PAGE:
Your First Cluster: Build or Buy?

July 20th, 2009 8:35 am
Posted by Douglas Eadline
Tags: , , , , , ,

Consider the time -- as well as the cost the cost -- when building your own cluster

Many people exploring cluster computing often consider building their own system as a means to reduce costs. When asked about this idea, I offer the following opinion, If you want to learn about how to build a cluster, then build your own. If research and engineering are your goals, then it is best to buy a pre-configured cluster because you are unlikely to save any money and you will be forced to learn about things and apply time/money to issues that are not directly related to your goals. I emphasize that building your own hardware is worthwhile educational experience in its own right, but keep in mind the cost savings often come with additional time and effort on your part.

Some people are perplexed by my answer and I explain that the "cost" to build your own cluster is much more than that of a pile of cheap parts from the lowest bidder. First, there is the time needed to design the hardware. Next, comes the actually construction time (provided all the parts show up), and finally there is the time needed to make sure everything works (after initial failures and exchanges). In terms of calendar time, this can be as long as six months. And, even if you have low cost labor (i.e. students) there is always the delay with your primary research objectives.

If you want to learn about computer BIOS, motherboards, memory, power supplies, part failures, drivers, power and cooling, and RMA policies, by all means build your own nodes. At first it may seem like a interesting and fascinating process, but after the fourth or fifth system it may become a bit tedious and the value of preconfigured and assembled systems will become obvious. Of course, you can always buy nodes pre-built, but be careful. HPC usually pushes servers more than other applications. In addition, it is important to make sure the hardware is identical down to the motherboard and BIOS revisions. Slight variations could be the root of future problems. Finally, make sure your vendor guarantees that all the components will work together (i.e. nodes, switches, cables, cable lengths, storage systems, etc.), provides an adequate service/replacement policy, and will work with you in the event of problems.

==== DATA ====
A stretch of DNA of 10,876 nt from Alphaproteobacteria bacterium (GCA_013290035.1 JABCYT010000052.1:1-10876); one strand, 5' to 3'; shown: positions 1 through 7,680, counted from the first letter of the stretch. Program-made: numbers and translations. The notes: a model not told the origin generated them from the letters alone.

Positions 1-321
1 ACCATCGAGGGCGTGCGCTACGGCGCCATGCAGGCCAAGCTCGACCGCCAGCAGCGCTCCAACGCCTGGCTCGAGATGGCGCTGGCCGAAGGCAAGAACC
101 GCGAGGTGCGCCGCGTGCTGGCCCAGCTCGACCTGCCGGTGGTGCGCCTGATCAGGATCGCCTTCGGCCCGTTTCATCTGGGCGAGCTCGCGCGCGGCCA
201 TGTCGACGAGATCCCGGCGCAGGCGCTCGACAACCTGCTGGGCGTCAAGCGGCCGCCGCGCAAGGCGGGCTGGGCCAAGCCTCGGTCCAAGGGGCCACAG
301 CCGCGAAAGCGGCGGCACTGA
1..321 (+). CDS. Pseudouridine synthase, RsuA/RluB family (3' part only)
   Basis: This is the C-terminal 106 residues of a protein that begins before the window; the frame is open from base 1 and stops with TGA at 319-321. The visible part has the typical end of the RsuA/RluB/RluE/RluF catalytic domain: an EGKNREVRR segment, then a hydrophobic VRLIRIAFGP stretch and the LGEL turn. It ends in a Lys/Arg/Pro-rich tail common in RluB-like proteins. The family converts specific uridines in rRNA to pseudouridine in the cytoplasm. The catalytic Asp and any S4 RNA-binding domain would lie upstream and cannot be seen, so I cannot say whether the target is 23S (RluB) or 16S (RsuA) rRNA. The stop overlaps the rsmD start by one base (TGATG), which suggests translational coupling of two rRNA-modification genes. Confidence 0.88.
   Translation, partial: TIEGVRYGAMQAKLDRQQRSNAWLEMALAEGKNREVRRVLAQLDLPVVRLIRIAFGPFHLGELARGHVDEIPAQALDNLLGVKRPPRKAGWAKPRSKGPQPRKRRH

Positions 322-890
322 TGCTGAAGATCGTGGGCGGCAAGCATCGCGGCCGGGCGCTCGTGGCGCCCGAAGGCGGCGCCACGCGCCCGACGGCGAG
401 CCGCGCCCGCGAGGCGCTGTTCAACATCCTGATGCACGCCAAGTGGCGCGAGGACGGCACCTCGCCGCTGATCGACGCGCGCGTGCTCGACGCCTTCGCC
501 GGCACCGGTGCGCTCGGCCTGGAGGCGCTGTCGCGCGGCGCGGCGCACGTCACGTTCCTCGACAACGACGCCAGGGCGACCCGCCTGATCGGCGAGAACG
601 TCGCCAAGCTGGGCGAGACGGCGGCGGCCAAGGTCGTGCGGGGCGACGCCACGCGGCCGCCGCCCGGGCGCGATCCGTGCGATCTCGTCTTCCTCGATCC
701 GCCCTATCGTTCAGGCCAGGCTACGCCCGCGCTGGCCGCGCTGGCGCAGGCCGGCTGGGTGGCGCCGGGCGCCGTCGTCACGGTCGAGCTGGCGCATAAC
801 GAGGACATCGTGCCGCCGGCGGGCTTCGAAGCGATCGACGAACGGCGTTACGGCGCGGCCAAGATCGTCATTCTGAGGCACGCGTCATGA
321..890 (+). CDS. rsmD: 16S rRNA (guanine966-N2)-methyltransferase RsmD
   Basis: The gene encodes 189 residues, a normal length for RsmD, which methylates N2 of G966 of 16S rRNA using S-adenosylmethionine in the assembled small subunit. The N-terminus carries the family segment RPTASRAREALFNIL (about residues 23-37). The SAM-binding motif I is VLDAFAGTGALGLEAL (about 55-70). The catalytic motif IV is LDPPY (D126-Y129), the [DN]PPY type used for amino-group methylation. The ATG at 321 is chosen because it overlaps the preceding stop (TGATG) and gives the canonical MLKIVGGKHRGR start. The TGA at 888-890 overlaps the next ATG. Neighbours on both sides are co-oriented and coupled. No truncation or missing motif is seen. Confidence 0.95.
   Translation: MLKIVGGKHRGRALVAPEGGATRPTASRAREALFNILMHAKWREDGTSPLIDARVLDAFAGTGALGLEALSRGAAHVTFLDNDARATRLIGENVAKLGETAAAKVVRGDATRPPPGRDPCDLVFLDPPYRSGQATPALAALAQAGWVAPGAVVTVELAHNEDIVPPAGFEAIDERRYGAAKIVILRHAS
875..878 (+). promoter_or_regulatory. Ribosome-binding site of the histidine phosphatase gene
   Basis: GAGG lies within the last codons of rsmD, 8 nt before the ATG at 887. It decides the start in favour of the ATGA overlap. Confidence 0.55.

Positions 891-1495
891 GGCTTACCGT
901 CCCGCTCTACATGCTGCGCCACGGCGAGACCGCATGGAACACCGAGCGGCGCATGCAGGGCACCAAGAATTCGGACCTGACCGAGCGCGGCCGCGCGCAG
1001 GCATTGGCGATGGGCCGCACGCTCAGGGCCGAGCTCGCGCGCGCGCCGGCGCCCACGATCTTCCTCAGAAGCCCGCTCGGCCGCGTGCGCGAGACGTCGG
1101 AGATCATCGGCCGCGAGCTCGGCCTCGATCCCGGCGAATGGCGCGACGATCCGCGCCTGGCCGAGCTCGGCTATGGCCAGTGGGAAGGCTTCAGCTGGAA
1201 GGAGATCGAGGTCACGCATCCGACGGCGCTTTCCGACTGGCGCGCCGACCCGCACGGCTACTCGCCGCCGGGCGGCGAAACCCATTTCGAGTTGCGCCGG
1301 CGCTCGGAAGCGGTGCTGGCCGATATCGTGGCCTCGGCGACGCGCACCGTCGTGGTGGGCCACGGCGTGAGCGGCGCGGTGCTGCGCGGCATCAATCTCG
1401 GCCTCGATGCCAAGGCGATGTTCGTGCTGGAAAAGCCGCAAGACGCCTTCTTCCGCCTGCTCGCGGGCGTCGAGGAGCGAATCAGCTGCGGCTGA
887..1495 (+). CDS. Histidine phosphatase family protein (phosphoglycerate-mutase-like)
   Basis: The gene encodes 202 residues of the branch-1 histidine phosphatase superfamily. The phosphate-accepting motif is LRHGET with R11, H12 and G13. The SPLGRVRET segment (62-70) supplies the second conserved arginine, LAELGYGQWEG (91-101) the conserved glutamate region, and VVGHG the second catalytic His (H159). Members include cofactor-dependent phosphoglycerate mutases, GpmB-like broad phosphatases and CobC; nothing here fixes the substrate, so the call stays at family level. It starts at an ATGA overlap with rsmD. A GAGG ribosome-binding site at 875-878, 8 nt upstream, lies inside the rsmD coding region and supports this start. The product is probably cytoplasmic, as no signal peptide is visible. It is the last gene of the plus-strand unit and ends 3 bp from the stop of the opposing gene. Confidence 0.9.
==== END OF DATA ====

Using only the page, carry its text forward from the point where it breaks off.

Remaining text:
If you need to start folding proteins or designing airfoils right away, then your best bet is to get a pre-configured cluster that is ready to run the applications you need. One of the best ways is to look for a vendor that sells Intel Cluster Ready systems. These systems are turn-key and ready to run. Of course, you can always use freely available software packages and cluster tool kits for any pre-built cluster. And, remember when it comes to the build vs buy decision it more a question of time than of money.


Comment from zavvyone
Time July 22, 2009 at 11:17 am

SGI is an Intel Cluster Ready vendor--learn more at: or email me if you need help from some of the best in Linux Cluster engineering!

Pingback from Cluster Connection » Your First Cluster: Build or Buy? | Linux Affinity
Time July 27, 2009 at 6:27 am

[...] is the original post: Cluster Connection » Your First Cluster: Build or Buy? Posted in: Server, Super [...]


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Author Info

Dr. Douglas Eadline has worked with parallel computers since 1988 (anyone remember the Inmos Transputer?). After co-authoring the original Beowulf How-To, he continued to write extensively about Linux HPC Clustering and parallel software issues. Much of Doug's early experience has been in software tools and and application performance. He has been building and using Linux clusters since 1995. Doug holds a Ph.D. in Chemistry from Lehigh University.